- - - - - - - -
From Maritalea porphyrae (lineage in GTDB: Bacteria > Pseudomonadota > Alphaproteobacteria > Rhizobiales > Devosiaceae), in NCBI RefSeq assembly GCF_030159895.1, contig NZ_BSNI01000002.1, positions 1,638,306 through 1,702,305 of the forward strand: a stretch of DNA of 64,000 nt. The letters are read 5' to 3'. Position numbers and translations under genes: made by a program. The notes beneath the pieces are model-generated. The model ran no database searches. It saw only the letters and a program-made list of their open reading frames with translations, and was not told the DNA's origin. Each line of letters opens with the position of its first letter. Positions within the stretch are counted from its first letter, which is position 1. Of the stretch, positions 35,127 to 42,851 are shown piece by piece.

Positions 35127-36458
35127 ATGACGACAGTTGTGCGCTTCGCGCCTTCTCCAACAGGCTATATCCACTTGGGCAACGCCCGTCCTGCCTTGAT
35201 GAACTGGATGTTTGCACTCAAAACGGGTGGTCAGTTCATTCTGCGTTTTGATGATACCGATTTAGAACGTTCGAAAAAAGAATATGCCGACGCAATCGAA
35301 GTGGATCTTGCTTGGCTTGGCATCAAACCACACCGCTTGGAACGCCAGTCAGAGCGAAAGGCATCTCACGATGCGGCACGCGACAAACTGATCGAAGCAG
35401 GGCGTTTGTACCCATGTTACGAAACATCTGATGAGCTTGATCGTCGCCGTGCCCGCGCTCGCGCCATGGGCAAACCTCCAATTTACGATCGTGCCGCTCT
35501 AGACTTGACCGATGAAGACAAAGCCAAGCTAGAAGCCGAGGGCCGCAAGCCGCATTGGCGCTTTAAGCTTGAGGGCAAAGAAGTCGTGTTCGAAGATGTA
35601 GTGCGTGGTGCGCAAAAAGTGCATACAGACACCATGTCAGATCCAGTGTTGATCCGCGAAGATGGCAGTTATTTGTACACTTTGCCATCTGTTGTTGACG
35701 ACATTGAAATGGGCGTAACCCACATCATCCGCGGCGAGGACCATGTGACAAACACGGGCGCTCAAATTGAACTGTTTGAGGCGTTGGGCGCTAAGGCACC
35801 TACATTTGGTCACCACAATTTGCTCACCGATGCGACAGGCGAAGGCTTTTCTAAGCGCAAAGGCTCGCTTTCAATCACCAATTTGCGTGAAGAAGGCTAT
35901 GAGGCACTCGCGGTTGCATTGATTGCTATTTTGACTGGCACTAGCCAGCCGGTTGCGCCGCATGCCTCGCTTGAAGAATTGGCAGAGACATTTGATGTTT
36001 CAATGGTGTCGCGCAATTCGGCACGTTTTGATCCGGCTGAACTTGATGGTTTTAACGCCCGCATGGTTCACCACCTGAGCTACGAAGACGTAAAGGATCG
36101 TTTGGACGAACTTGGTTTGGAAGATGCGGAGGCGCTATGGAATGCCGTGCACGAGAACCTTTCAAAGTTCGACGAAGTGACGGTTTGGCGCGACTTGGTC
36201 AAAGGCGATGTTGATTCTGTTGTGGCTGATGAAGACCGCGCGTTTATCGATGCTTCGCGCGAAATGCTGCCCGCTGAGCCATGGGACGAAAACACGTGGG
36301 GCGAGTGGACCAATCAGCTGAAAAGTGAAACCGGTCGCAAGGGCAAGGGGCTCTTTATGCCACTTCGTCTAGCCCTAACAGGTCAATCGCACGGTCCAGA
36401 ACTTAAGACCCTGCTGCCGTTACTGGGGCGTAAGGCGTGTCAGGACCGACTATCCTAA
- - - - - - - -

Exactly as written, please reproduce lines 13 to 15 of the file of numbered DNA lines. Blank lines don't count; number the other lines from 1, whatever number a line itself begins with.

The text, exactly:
36101 TTTGGACGAACTTGGTTTGGAAGATGCGGAGGCGCTATGGAATGCCGTGCACGAGAACCTTTCAAAGTTCGACGAAGTGACGGTTTGGCGCGACTTGGTC
36201 AAAGGCGATGTTGATTCTGTTGTGGCTGATGAAGACCGCGCGTTTATCGATGCTTCGCGCGAAATGCTGCCCGCTGAGCCATGGGACGAAAACACGTGGG
36301 GCGAGTGGACCAATCAGCTGAAAAGTGAAACCGGTCGCAAGGGCAAGGGGCTCTTTATGCCACTTCGTCTAGCCCTAACAGGTCAATCGCACGGTCCAGA